The leather was easy to sew with a modern sewing needle, and an awl was not needed. I used waxed linen thread throughout and the stitching was a relatively simple process.


I wanted to add moisture to the leather in the form of oil to keep water out. I then wanted to try and seal the moisture in the leather. I used five litres of neatsfoot oil, rendered and purified from the shin bones and feet, but not the hooves, of cattle. This darkened the leather considerably, and I then covered the tent in lanolin and beeswax to seal it. I use both products regularly on saddles and tack and can recommend them. The oil added 5kg to the weight of the tent.


I suspended the tent over a frame of birch. I really do not like to see tents suspended from javelins and spears, and my uprights and cross piece were cut from the local wood. They are roughly 5cm diameter, since the weight of the tent is far greater than a simple material tent. In its carrying basket, with six small pegs, it weighs a heavy 29kg. Some have suggested that the tents Xenophon describes would not really weigh much, and so getting rid of them to speed his march was relatively pointless.

But the weight of this tent suggests that leaving tentage would help lessen the load of the pack animals considerably. Donkeys were relatively cheap, perhaps predominating over mules by a ratio of four to one. Wooden framed pack saddles could have been used, but a simple twin pannier technique was perhaps more common. Overloaded animals were a common sight, but loads were relatively light by modern standards, in the region of 80-90 kg. On that basis a 29kg tent would make up over a third of the load on a donkey.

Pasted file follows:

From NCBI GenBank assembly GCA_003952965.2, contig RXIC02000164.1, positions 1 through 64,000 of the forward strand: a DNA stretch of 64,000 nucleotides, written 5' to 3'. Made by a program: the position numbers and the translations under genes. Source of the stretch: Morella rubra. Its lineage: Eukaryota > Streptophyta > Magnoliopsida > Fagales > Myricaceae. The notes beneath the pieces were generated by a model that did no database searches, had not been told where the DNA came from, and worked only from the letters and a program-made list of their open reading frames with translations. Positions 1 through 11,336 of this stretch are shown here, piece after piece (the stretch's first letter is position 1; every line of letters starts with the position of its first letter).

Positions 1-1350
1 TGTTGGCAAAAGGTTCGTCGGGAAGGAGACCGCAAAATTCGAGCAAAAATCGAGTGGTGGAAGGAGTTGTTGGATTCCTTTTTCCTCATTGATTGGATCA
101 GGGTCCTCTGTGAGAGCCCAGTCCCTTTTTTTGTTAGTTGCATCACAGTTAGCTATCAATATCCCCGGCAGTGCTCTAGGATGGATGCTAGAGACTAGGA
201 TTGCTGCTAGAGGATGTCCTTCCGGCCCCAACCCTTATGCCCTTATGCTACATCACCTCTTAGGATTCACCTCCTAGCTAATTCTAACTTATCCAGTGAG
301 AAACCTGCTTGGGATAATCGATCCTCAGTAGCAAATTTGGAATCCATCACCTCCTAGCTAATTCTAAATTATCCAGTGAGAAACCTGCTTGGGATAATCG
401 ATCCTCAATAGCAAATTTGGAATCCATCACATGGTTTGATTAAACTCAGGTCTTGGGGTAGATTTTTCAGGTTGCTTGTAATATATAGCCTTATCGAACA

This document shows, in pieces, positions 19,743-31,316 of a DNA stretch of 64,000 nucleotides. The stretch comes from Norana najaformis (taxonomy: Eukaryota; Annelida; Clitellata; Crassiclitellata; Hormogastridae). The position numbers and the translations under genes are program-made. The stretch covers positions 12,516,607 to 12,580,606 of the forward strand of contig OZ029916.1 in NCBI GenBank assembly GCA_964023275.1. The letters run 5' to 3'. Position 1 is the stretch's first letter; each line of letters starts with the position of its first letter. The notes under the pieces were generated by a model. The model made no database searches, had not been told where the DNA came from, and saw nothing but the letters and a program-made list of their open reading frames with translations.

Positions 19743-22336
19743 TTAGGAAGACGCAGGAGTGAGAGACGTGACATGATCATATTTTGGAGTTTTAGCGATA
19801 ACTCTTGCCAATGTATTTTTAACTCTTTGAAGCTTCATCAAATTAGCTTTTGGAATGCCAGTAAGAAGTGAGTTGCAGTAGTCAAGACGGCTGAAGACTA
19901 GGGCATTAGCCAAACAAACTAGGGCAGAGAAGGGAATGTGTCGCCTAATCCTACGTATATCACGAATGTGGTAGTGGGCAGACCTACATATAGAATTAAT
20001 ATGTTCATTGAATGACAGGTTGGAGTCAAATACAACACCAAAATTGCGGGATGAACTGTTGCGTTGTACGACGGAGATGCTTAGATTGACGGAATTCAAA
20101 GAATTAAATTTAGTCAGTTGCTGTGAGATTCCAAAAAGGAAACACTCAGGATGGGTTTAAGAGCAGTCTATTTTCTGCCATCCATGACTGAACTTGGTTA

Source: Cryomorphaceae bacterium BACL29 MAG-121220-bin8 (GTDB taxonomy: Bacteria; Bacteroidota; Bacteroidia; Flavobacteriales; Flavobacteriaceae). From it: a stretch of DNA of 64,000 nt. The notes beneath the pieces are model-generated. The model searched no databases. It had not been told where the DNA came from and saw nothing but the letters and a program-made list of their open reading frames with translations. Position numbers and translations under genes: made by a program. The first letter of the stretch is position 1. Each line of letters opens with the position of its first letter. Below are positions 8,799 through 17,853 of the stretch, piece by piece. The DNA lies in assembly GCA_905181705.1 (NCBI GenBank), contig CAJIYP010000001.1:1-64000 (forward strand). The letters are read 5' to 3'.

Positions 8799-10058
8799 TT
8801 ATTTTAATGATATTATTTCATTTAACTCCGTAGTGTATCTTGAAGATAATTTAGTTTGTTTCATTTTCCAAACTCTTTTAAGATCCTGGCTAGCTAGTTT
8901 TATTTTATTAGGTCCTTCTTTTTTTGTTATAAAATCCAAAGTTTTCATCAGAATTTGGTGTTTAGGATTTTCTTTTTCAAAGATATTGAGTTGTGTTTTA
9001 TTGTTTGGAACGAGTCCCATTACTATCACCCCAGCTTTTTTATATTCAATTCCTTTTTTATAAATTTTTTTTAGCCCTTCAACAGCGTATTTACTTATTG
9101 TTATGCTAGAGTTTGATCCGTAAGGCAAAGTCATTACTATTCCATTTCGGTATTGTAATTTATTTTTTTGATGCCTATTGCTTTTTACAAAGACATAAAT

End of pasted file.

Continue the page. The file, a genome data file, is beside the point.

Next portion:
On the tent’s first outing the temperature fell below freezing at night. Olive oil in my tent froze and so did the neatsfoot oil on the tent. This worried me but as it thawed out the next morning things returned to normal.

I put the tent together quickly in my spare time over about four weeks. My stitches were done quickly and not always neatly. Some tunnel stitches were pulled apart under strain when the tent was at tension and these areas leaked a little rain water which thankfully ran down the inside of the tent. These areas were easily repaired although I suspect I may have to repair other such areas in the future.

People often suggest to me that sleeping in a simple ridge tent without doors is cold and open to the elements, before they go off and sleep with nothing but a paper thin plastic tent to keep them warm and dry. With a shield in a goat skin cover covering one side, helped out buy the tent’s carrying basket you are always sheltered from the wind and rain. A fire in the other entrance makes the tent positively cheerful. The leather does give the tent a feeling of great solidity, something perhaps less permanent than a house but far more permanent than a canvas tent. They are relatively easy to make, appropriate for the whole classical period and not that much more expensive than a modern plastic tent. .